Exotic fruit trees

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ritamax

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Re: Exotic fruit trees
« Reply #15 on: October 15, 2012, 10:06:58 AM »
Thank you, John, for the detailed informations! I read, that feijoa needs a cold spell in winter to flower and fruit well and that the guava is dislikes salinity. I did actually try a homemade sugary feijoa jam once in the former Soviet Union in the 1980's and the taste was exquisite. Those feijoas probably came from the former Soviet republic Georgia. 
Hobbygardener (MGS member) with a rooftop garden in Basel and a garden on heavy clay with sand 600m from seaside in Costa Blanca South (precipitation 300mm), learning to garden waterwise

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John J

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Re: Exotic fruit trees
« Reply #16 on: October 15, 2012, 01:56:10 PM »
I don't know how cold a cold spell is but my Acca (Feijoa) down here on the southern coast of Cyprus rarely get anywhere near to 0 degrees C, even at night. They flower and fruit pretty well even so. Maybe our Antipodean colleagues can correct me if I'm wrong but I believe that New Zealand is a major grower of these fruit.
Cyprus Branch Head. Gardens in a field 40 m above sea level with reasonably fertile clay soil.
"Aphrodite emerged from the sea and came ashore and at her feet all manner of plants sprang forth" John Deacon (13thC AD)

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ritamax

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Re: Exotic fruit trees
« Reply #17 on: October 15, 2012, 06:01:23 PM »
Good to know, we have similar conditions, no frosts. I just read, that feijoa comes from highlands and that for good flowering it would ideally need 100-200 hours of chill, the flowering and the fruit flavour under 50 hours of chill being poorer.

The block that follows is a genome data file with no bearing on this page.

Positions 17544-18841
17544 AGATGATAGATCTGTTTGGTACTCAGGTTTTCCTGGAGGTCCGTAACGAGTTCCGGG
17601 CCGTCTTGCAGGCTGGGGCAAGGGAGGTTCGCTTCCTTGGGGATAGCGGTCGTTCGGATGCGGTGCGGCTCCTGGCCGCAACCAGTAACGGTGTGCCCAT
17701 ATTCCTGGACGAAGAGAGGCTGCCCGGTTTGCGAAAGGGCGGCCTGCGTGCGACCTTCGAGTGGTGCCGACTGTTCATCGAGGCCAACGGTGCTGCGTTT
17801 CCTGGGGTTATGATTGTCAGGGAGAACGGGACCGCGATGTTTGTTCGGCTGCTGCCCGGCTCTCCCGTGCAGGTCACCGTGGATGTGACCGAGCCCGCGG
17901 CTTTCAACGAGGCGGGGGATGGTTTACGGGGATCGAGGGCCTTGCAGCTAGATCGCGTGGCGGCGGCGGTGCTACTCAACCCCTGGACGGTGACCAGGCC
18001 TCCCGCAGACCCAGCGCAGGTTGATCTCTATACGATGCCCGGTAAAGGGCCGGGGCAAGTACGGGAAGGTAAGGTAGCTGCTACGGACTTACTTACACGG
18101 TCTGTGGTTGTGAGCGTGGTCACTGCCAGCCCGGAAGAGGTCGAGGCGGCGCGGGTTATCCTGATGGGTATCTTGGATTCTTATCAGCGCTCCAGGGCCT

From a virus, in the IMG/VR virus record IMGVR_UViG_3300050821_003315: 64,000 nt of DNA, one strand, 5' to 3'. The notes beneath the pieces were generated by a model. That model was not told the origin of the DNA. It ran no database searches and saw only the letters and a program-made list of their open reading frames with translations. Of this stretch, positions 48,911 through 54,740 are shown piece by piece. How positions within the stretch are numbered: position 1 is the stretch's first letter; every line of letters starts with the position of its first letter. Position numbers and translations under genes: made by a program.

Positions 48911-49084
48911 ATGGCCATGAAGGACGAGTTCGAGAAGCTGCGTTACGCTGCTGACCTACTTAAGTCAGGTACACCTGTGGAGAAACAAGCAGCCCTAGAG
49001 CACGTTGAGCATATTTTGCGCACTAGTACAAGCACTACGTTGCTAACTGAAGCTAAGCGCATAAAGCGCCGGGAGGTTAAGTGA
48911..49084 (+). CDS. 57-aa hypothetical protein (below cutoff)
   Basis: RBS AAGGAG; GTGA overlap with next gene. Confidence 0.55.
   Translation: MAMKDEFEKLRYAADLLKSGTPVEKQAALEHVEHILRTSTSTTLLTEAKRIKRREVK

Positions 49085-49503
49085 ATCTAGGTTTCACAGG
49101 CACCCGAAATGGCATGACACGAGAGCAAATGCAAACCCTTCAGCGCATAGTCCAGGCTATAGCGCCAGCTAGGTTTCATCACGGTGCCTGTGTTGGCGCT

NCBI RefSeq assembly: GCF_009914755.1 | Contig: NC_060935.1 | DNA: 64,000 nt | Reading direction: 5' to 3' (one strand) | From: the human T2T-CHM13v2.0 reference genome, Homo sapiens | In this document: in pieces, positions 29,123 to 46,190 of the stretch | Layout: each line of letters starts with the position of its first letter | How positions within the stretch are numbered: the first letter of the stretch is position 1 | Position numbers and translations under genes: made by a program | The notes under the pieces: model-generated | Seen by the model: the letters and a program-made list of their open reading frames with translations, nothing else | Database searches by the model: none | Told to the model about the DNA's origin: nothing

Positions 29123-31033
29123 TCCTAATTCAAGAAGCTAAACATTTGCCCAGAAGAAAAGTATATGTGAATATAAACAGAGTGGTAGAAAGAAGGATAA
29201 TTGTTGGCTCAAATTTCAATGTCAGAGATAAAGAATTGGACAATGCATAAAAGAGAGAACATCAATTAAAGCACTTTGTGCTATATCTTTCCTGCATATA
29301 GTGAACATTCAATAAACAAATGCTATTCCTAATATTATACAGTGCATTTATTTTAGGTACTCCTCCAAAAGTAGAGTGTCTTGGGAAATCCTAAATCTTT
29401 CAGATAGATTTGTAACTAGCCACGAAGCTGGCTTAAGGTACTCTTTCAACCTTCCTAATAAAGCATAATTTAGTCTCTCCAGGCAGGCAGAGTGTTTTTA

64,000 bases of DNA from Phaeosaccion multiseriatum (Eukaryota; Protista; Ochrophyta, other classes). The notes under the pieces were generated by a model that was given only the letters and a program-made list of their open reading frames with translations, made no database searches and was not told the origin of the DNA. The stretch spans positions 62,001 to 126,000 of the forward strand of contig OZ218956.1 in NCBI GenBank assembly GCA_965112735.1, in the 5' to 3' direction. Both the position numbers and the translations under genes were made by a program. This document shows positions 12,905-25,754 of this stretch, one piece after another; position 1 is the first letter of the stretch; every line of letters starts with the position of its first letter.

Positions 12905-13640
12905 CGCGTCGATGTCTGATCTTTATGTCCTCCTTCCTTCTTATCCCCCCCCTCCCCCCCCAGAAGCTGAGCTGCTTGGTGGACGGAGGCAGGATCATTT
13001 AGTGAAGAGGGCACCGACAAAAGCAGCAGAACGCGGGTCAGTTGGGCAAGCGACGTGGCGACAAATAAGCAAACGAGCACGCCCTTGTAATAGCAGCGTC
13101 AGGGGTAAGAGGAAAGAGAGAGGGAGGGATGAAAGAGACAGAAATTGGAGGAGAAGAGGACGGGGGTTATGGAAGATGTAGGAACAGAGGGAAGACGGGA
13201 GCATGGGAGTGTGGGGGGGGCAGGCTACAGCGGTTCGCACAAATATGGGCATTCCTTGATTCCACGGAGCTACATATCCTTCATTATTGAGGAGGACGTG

Hobbygardener (MGS member) with a rooftop garden in Basel and a garden on heavy clay with sand 600m from seaside in Costa Blanca South (precipitation 300mm), learning to garden waterwise

pamela

  • Sr. Member
Re: Exotic fruit trees
« Reply #18 on: November 02, 2012, 11:02:38 PM »
John you are right New Zealand is a major gower of Feijoa (Acca sellowiana) although I think it originates in either Chile or Peru.
Many New Zealand households have a tree in their garden but the fruit there is much bigger and juicier than I can grow in Spain.  It is totally delicious with a wonderful scent and be eaten raw and cooked (mainly stewed). It doesnt travel well for export as it is subject to a brown spot.  You must eat it when it is just soft to press.   Peel the skin and then eat the delicious fruit. I was brought up on them together with Kiwifruit. It needs a frost or two. My cousin grew them for export on the hills around Lake Rotorua, where frosts abound in winter. Hers were delicious. She tells me they are heavy feeders and need manure (NZ has plenty of that!) several times a year.
Jávea, Costa Blanca, Spain
Min temp 5c max temp 38c  Rainfall 550 mm 

"Who passes by sees the leaves;
 Who asks, sees the roots."
     - Charcoal Seller, Madagascar

Umbrian

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Re: Exotic fruit trees
« Reply #19 on: November 03, 2012, 07:38:36 AM »
Not sure if this posting should be here or under a new heading, most likely here  :-\ I am shortly to "inherit" a quite large Diospyros kaki and have never found the fruit very palatable. Any tips on when they are best eaten and how? Also the tree has been left to its own devices for quite a long time I think and needs a bit of remedial pruning, when is the best time to do this? The lower branches hang down beautifully but I have noticed several new vertical branches that not only spoil the overall shape of the tree but will also make it too large if allowed to continue.